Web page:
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Heat wave!

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Heat wave!

Post  junequilt on 6/14/2010, 6:21 pm

As you may know, we're having a bit of a heat wave here in SC. It's 100 degrees with a real-feel temp of 103 for the fourth day in a row, and things aren't supposed to cool down any time soon. I know, those of you who live in desert regions are probably laughing because it's only 100 here, but in this climate, these temps are sheer misery.

Anyway, since summer is nearly officially upon us, I'd love to hear from experienced square foot gardeners about how they handle keeping plants from extreme stress under such conditions. Mulch? Shade? Mist? A combination of the above? Or maybe Mel's mix is moisture-retentive enough to take care of things even in such hot weather? Have you found that daily watering is sufficient? If you use shade fabric, what do you use and where do you get it?

I'm concerned that too much watering will wash away nutrients from the beds and leave the plants without what they need to complete the growing season. True or false?
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Too much water?

Post  camprn on 6/14/2010, 6:30 pm

I think it's true that you can overwater the MM in that nutrients will be flushed away. That being said, if its so hot you have to water multiple times a day it may be beneficial to feed the plants liquid nutrition if they start showing signs of deficiency.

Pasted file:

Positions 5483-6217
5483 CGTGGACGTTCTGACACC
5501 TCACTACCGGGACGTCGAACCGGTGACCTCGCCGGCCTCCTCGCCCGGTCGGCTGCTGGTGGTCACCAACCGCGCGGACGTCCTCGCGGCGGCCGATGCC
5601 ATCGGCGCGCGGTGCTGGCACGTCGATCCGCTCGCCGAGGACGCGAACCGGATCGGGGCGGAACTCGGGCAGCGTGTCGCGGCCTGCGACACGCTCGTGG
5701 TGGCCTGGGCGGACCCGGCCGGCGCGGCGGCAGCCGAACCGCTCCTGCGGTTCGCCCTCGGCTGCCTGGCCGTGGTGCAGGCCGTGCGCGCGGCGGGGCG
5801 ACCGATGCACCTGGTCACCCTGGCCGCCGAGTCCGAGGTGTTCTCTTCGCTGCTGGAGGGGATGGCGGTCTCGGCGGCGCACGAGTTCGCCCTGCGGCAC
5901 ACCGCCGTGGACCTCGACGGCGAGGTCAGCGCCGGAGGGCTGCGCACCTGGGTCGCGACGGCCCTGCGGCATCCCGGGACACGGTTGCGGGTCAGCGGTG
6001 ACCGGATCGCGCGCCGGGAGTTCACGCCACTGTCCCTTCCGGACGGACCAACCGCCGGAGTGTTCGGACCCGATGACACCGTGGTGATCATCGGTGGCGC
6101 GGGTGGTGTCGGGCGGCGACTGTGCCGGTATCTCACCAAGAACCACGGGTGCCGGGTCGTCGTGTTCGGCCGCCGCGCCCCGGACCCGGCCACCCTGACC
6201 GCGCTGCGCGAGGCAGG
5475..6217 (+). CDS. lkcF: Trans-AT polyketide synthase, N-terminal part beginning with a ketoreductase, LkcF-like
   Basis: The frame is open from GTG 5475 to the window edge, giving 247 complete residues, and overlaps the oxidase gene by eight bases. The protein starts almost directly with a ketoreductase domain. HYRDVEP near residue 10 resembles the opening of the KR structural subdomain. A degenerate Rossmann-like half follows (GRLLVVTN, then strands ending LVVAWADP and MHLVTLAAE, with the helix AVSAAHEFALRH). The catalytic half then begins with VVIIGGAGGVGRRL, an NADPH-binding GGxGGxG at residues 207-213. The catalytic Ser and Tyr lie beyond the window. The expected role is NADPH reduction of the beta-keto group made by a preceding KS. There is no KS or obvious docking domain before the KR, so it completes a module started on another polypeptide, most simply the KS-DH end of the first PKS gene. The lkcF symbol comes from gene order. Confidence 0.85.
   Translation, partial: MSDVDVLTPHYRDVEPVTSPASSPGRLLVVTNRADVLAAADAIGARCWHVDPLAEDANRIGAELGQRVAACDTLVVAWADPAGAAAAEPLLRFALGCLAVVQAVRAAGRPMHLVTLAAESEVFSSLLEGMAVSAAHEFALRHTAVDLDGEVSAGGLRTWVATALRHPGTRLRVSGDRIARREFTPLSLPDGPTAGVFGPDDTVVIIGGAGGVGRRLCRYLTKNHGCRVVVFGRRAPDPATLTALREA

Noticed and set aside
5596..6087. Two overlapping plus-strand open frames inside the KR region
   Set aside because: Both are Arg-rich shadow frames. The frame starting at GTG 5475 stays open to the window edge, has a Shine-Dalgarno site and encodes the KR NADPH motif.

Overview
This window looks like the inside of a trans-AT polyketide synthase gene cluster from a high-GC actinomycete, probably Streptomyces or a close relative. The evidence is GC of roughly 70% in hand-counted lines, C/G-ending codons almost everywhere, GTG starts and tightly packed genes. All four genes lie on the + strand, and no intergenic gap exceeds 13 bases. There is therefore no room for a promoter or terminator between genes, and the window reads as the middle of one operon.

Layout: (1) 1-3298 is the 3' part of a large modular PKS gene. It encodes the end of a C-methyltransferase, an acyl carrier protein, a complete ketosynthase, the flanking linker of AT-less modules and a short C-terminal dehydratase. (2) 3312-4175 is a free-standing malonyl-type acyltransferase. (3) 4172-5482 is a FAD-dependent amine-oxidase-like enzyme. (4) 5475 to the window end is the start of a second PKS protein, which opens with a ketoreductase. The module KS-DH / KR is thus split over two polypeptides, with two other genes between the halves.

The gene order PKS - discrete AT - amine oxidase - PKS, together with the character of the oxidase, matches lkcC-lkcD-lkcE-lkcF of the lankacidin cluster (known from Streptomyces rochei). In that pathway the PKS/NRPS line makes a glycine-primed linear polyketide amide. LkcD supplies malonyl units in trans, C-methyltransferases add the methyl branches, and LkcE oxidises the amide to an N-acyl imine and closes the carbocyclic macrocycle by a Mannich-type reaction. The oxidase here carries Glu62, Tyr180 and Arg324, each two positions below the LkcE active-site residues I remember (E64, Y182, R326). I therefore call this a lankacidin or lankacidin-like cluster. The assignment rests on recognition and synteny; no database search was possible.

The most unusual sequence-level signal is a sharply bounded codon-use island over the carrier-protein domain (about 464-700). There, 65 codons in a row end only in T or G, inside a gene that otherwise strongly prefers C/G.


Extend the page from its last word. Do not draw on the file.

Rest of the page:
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Re: Heat wave!

Post  1chichi on 6/15/2010, 10:01 am

I have to water 2x/day on many plants. Also, someone mentioned you can prune the lower leaves on tomatoes to help prevent splash back type funguses, so I trimmed my plants today.
I did find some pinestraw mulch at the local nursery and I put it under many of the tomatoes. It seems to have helped.

Wal-Mart sell the rolls of shade cloth. If this 100 degree weather persists, that may be my next move.
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Tomato watering trays

Post  junequilt on 6/15/2010, 1:48 pm

I also have removed the lower leaves on my tomatoes. They look kinda funny, but if it prevents leaf spot and early blight from setting in, I can live with their legs looking kinda nekkid! I haven't put down any organic mulch, but some of my tomatoes are planted in red plastic mulch and some have tomato watering trays.

This is my first time using watering trays. I didn't think I'd like them, but so far I do. I ordered red rather than black trays because I thought the black ones might make things a little too hot during a South Carolina summer. The trays are a little larger than one foot square, so where I set in one tomato plant per square, I trimmed the edges with scissors to make them fit. They completely cover the Mel's mix under each plant. Watering either by hose (gently) or bucket and cup is ultra-easy with no splashing -- and even if you did somehow splash, the water wouldn't be coming into contact with the soil, so the plant wouldn't get hit with soilborne disease.

The trays have four funnel-shaped points that you press down into the soil, and that's where the water poured into the tray seeps through to the plant roots. You're supposed to put granular fertilizer in the points, but I haven't done that yet.

Just as an aside, my plants' roots are probably cooler than we have been for part of the past 24 hours. My husband got home yesterday afternoon to find that our air conditioning had stopped working. By the time I got home from work, it was 93 degrees in the house!
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